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Old 07-02-2013, 12:26 AM   #1
Redthirteen09
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Jun 2013
Bridgeport, CT
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Me and my buddy brewed an American pale ale 2 weeks ago. We transfered it to the secondary, and dry hopped it on Saturday (ten days into fermentation). Everything looks and smells great, but I just picked up a kegging system and was hoping to force carb it on Wednesday (16 days into fermentation) so I can serve it to friends and family on Thursday (4th of july). Would that be too soon? I'd usually let it sit for at least another week in secondary before bottling, and I don't want to serve yeasty beer and basically waste the batch. Maybe I should cold clash tonight to kill the yeast and let them settle out? Any advise would be helpful.



 
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Old 07-02-2013, 12:31 AM   #2
GySgtLynn
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You should be fine. I always keg my IPA's around the 14 day mark and cold crashing will help it clear.


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Old 07-02-2013, 12:35 AM   #3
Redthirteen09
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I appreciate it, I'll cold crash tonight and keg it Thursday and hopefully all will be clear

 
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Old 07-02-2013, 12:36 AM   #4
ThickHead
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Would it be better with more time and a cold crash? Probably. Will it be fine to serve anyway to your family and friends on the 4th? Probably as well. It seems like making the date in this case is more important to celebrate the occasion. Up to you completely but I don't think you will disappoint anyone in having homebrew available for the occasion.
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Old 07-02-2013, 12:40 AM   #5
jbguzzi
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What yeast did you use? Might be the biggest factor. I just did a pale with cal ale. Did about the same but no secondary. Dry hopped for week after a fermenting for a week, kegged and carbed for a week. drinking now as i type. Sooner than i usually would. It turned out great, probably would not win the AHA, but its clean. I think with a cold crash should help. Taste it after you crash it. I am sure some would disagree, but your not entering a contest! Might not be clear.. Tradeoffs..

 
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Old 07-02-2013, 12:42 AM   #6
Yooper
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Sometimes "burst carbing" (what it's called when you give big shots to the keg to carb it up fast) cause something called carbonic acid bite, which is a strong tangy flavor from the carbonation being young.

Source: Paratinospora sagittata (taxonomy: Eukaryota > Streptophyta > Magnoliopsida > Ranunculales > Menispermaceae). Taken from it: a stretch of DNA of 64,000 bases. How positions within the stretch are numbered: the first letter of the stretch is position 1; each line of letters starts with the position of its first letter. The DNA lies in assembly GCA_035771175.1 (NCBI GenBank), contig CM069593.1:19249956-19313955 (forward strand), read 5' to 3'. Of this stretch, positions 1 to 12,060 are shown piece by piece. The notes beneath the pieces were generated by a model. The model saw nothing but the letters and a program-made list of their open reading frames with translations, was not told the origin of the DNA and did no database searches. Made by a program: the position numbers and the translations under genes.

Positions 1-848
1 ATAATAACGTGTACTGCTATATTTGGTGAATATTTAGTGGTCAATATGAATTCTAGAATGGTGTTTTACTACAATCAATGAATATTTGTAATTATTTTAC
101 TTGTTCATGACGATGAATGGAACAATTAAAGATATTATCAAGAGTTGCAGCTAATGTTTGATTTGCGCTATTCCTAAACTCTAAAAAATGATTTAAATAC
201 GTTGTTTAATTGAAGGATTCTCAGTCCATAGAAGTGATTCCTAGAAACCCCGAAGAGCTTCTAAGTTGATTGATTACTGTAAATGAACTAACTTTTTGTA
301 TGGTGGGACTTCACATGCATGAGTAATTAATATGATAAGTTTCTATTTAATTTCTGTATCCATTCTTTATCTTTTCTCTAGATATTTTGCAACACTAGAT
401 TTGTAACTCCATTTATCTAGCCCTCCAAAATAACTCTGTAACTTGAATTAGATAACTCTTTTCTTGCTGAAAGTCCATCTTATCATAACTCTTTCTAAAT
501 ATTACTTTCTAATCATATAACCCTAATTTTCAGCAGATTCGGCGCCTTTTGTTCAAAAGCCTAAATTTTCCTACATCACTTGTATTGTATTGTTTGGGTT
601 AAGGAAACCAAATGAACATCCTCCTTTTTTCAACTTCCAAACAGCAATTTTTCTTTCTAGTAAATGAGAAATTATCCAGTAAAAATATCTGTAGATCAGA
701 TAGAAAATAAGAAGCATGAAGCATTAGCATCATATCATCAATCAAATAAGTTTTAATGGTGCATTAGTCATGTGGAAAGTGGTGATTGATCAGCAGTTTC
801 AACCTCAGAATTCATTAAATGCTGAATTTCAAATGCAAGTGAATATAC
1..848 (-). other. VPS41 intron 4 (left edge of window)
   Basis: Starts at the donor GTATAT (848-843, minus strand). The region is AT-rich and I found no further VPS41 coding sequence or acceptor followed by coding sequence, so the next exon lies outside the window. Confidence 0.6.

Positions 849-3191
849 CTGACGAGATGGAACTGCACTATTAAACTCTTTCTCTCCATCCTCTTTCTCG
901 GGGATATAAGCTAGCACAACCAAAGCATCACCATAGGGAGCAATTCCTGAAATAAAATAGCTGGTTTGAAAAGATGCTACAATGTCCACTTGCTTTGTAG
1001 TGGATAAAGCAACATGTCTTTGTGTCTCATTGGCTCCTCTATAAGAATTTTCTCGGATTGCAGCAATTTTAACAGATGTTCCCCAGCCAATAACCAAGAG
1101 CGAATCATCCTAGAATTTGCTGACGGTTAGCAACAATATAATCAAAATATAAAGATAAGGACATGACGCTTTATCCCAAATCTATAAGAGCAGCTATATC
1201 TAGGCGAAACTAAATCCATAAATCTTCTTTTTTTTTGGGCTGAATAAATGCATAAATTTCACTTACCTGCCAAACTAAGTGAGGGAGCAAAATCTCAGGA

Instead of waiting until Wednesday to keg and then shaking the keg or whatever you're planning, I'd keg it today and put it in the kegerator at 30 psi for 36 hours, then purge and reset to 12 psi. It will be possibly a little undercarbed, but should be really good. If you shake the keg to carb it up, you may have a ton of sediment suspended in the beer and a murky beer. That's sort of yucky, especially in a young beer with so much sediment that can in it.

If you keg it, carb it up as I described, and let it sit (don't move it!) the first pour on Thursday will have some sediment but after that it should clear up.

Also, you may have some chill haze so chilling the beer sooner rather than later can only help.
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Old 07-02-2013, 12:53 AM   #7
ThickHead
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Yoopers advice is exactly how i would advice you to go. I have never done the "shaking at warm temperature and high pressure" technique that others have done successfully. However, "juicing" for 36 hours at 30 psi and then drop to 12 psi is how I carb every single batch and have had great success every time. It seems like you have time to pull this off if you so choose.
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Old 07-02-2013, 01:15 AM   #8
Redthirteen09
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Bridgeport, CT
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Big thanks to yoopers for the advice, going to keg tonight and let rest for 36... Hope everyone has a great 4th of july... i know i will



 
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